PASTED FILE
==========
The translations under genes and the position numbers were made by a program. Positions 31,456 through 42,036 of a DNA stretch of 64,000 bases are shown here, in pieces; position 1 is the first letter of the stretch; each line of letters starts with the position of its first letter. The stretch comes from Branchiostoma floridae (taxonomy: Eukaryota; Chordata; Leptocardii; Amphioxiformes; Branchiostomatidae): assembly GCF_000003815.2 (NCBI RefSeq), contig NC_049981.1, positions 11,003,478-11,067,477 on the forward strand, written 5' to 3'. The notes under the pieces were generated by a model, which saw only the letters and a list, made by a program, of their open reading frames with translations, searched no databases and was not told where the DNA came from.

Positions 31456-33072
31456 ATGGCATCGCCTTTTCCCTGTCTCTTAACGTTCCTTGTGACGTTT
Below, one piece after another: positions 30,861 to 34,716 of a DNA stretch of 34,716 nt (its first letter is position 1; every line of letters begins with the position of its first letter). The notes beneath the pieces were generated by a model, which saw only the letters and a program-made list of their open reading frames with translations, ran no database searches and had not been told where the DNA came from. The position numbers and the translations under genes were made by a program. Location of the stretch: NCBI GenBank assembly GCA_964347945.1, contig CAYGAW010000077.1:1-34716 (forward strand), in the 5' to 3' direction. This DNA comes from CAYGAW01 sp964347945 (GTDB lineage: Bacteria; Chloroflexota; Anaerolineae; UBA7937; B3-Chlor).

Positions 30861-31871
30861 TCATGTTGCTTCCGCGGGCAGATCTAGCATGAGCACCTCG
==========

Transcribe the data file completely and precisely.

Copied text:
The translations under genes and the position numbers were made by a program. Positions 31,456 through 42,036 of a DNA stretch of 64,000 bases are shown here, in pieces; position 1 is the first letter of the stretch; each line of letters starts with the position of its first letter. The stretch comes from Branchiostoma floridae (taxonomy: Eukaryota; Chordata; Leptocardii; Amphioxiformes; Branchiostomatidae): assembly GCF_000003815.2 (NCBI RefSeq), contig NC_049981.1, positions 11,003,478-11,067,477 on the forward strand, written 5' to 3'. The notes under the pieces were generated by a model, which saw only the letters and a list, made by a program, of their open reading frames with translations, searched no databases and was not told where the DNA came from.

Positions 31456-33072
31456 ATGGCATCGCCTTTTCCCTGTCTCTTAACGTTCCTTGTGACGTTT
Below, one piece after another: positions 30,861 to 34,716 of a DNA stretch of 34,716 nt (its first letter is position 1; every line of letters begins with the position of its first letter). The notes beneath the pieces were generated by a model, which saw only the letters and a program-made list of their open reading frames with translations, ran no database searches and had not been told where the DNA came from. The position numbers and the translations under genes were made by a program. Location of the stretch: NCBI GenBank assembly GCA_964347945.1, contig CAYGAW010000077.1:1-34716 (forward strand), in the 5' to 3' direction. This DNA comes from CAYGAW01 sp964347945 (GTDB lineage: Bacteria; Chloroflexota; Anaerolineae; UBA7937; B3-Chlor).

Positions 30861-31871
30861 TCATGTTGCTTCCGCGGGCAGATCTAGCATGAGCACCTCG